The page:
Dave was more like, no it probably wasn’t. I was like, nah I’m not so sure, so I did a little googling. I’m a hairdresser, I notice aesthetic details, so when I found a 2019 photo of Karen, the first thing that was obvious to me was that she had the same haircut as the woman on the street. It had to be her.

But what are the odds? Well, two nights later we were sitting at a craft beer house and outside sat a guy who looked very similar to Damien, a man I worked with several years ago. I send my old workmate, Damo, a message “Are you in Launceston?”. Simultaneously I watch the man outside look at his phone. I wait for a response. “Yes.”

“At St John’s?”

The man outside looks around to check the name of the place he’s at, “Yes”, he looks sideways, we wave and connect, it is Damo! Our small world seems to get smaller by the day.

What are the odds? and

What are the odds that the woman was Karen? I’d say I’m 95% sure.

Does this change anything? Nope, it’s just one of those things…

PS I looked closer than Dave and she was well dressed but she really didn’t look that young, I reckon I’m on the money…

This shite changes overtime but I guess it never really disappears.

Noni xxx

Free eBook Download—48 Hours* Only!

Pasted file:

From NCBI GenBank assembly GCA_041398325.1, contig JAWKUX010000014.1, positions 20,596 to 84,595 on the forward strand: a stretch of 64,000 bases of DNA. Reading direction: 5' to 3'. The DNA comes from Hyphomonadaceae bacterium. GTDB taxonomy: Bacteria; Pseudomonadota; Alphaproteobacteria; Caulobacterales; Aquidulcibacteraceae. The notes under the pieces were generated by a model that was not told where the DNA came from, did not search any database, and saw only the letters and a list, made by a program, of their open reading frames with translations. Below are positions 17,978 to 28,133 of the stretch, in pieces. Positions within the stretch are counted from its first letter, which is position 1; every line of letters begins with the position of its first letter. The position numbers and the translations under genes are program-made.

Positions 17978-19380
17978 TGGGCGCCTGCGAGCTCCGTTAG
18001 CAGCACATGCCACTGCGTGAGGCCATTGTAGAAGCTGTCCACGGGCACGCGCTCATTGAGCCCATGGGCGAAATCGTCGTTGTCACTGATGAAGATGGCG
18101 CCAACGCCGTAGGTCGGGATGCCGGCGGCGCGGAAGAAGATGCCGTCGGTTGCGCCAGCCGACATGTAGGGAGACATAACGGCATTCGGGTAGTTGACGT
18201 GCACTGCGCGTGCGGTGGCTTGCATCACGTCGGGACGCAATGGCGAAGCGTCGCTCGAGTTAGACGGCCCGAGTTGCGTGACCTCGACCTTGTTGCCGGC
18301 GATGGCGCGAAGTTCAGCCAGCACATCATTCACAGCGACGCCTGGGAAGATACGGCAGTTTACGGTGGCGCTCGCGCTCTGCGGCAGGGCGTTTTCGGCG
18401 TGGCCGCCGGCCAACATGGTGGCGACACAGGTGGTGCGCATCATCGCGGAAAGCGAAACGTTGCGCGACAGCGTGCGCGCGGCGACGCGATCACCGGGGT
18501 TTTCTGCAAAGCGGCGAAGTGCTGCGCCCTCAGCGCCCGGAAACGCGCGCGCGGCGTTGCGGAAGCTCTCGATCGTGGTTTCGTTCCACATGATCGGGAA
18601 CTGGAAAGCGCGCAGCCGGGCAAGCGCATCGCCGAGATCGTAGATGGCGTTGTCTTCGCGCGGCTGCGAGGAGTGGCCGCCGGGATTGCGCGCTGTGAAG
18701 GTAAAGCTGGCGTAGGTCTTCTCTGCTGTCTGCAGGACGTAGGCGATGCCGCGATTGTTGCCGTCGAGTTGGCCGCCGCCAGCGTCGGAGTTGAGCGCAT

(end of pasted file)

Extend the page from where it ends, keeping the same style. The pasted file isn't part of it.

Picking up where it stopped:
Who doesn’t love a freebie?

Yes, it’s finally here. Dave and I are almost ready to release our Memoir, BEYOND BETRAYAL 28 Years, LIES-DECEIT-INFIDELITY. A story taking 30 years to create and 2 years to write.

As promised you get to read it first with your very own advanced reader copy eBook. This link to the free eBook will be available for 48 hours* only so make sure you jump onboard and download your free copy now.

A paperback edition will be available for purchase in April, RRP $39.95. We have a pre-release offer currently for $24.95 (shipping within Australia only). This price is for pre-ordered books and stock is limited to the first 50 copies.

Thank you for following along, we’re really encouraged by the support we’ve received in sharing our story. It’s been an interesting journey and not without hiccups.

We stood up one more time than we fell and we arrived here…

Noni & Dave xxx

(Please let me know if you experience any problems with downloading, Noni x)


The Art of Conflict

Dr John Gottman of the Gottman Relationship Institute identifies the greatest predictors of divorce as, “The Four Horsemen of the Apocalypse.

These horsemen are, criticism and contempt defensiveness and stonewalling.

Dave and I hit an area of conflict last night and all I will say is that the four horsemen were well and truly going buck! Actually, forget the quad herd and just picture a pack of wild brumbies raging around in a confined space! Yep, we rode the whole cavalry…

Conflict will always be a part of every relationship so it makes perfect sense to learn how to have healthy disagreements.

Thankfully the Gottman Institute have also discovered antidotes to these destructive wranglers and Dave and I quickly reined them in and got right back on track.

Boy oh Boy it sure takes a marathon effort to ascend from disaster to master.

Proverbs 15: A gentle answer turns away wrath, but a harsh word stirs up anger.